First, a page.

The current regulations cause difficulties for foreign investors trying to obtain investment
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State management authorities want more clout to supervise foreign-invested enterprises.
They made the request during a recent meeting between the Ministry of Planning and Investment (MPI) and local authorities on the management of foreign direct investment (FDI).
All attendees said the existing legal framework was all about supervising the licensing of new projects, but failed to spell out measures to manage the operations of firms that were already up and running.
According to the Investment Law, foreign investors must complete a checklist of administrative procedures, including providing details on environment protection and handing over detailed investment plans before obtaining investment certificates. In many provinces, investors also have to come up with evidence of their financial ability and even deposit money towards their projects.
“The current regulations cause difficulties for foreign investors trying to obtain investment certificates. But once investors overcome this step, state authorities fail to manage them,” said Do Nhat Hoang, director of MPI’s Foreign Investment Agency.
Hoang said this failure would negatively impact on the quality of FDI in Vietnam. He said cases of environment pollution and construction delays at FDI projects were the consequence of slack management.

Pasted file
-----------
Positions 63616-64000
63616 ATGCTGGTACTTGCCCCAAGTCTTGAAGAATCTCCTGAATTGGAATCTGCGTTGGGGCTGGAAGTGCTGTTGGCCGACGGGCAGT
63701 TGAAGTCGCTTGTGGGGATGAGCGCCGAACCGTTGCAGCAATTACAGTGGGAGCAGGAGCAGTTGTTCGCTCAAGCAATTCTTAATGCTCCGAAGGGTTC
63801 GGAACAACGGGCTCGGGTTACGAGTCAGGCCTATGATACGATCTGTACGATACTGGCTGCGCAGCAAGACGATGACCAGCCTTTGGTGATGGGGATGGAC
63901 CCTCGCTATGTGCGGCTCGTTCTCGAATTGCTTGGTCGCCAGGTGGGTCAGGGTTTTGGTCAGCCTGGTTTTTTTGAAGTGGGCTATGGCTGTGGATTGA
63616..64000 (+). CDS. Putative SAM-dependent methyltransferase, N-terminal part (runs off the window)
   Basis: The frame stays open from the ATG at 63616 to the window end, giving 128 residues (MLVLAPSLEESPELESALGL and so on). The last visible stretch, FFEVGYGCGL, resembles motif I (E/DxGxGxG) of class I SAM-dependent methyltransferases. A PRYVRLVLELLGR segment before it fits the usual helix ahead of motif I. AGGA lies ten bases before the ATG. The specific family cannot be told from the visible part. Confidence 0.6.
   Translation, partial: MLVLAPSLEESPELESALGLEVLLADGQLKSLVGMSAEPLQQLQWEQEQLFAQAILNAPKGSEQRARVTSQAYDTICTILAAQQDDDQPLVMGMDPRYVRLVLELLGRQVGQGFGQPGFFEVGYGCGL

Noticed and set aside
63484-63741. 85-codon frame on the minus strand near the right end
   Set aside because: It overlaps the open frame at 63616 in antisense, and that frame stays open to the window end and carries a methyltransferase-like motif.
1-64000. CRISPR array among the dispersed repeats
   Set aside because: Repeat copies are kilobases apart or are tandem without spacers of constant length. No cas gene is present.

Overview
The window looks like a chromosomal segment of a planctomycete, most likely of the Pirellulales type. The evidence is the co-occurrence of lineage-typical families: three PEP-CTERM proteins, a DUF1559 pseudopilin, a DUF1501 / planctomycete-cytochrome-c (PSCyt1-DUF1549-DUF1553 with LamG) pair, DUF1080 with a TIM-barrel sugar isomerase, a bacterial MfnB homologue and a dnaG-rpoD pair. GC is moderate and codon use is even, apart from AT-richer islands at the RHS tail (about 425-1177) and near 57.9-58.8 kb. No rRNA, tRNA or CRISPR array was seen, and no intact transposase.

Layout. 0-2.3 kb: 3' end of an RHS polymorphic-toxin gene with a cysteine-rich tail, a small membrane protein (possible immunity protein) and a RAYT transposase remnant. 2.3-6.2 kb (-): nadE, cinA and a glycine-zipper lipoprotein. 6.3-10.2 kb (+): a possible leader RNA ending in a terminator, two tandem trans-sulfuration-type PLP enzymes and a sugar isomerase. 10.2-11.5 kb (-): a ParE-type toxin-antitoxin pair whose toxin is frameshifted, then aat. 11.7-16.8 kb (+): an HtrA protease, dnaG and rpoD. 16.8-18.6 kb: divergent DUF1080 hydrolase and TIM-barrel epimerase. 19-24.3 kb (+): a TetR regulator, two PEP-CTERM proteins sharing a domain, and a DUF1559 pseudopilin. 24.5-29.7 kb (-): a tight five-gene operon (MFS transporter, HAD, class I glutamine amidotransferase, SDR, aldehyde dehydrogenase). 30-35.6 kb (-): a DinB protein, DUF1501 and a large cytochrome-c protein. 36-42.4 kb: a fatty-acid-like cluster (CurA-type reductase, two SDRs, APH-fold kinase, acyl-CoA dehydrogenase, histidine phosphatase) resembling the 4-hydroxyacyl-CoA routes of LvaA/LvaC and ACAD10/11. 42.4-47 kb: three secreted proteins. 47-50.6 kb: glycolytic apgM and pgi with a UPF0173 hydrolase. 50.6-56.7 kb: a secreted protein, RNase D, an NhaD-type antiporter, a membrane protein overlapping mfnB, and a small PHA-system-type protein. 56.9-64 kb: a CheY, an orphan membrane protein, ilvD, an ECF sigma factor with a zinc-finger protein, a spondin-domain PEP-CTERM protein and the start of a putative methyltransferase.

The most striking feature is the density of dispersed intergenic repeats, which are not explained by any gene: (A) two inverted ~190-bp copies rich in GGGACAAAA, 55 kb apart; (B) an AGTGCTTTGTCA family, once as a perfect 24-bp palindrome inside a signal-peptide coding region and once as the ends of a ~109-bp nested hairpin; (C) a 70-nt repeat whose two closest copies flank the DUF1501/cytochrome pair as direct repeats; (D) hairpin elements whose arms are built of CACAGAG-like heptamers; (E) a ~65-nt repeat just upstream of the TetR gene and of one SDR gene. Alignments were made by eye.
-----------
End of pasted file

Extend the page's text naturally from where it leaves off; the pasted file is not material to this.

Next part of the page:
Taiwanese seasoning producer Vedan Enterprise Corp is one example. The firm illegally discharged wastewater directly into Thi Vai River in Dong Nai province for a long period before being detected in 2008. And the recent disappearance of US-backed Good Choice Limited Company, the developer of the long-delayed $1.3 billion Wonderful Theme Park project in Ba Ria-Vung Tau province, has raised alarms about the failure of provincial authorities in supervising foreign investors.
Nguyen Van Tu, deputy director of Hanoi’s Department of Planning and Investment, said the existing Investment Law did not grant state authorities enough power to closely supervise the operation of investors in the country.
A year ago, Prime Minister Nguyen Tan Dung signed Decision 77/2010/QD-TTg forcing foreign-invested enterprises to report gross revenue, production, legal capital, sources of disbursed capital, recruited labour, manufacturing technology and tax every month to local statistics offices. However, many firms had flouted this regulation.
“Just a few enterprises have reported during the past year. But even for those enterprises that report, we don’t know whether their reports are true,” said Hoang.
The lack of detailed reports on business operations and FDI attraction had been a roadblock for the government’s efforts to issue correct policies for foreign enterprises in Vietnam, he added.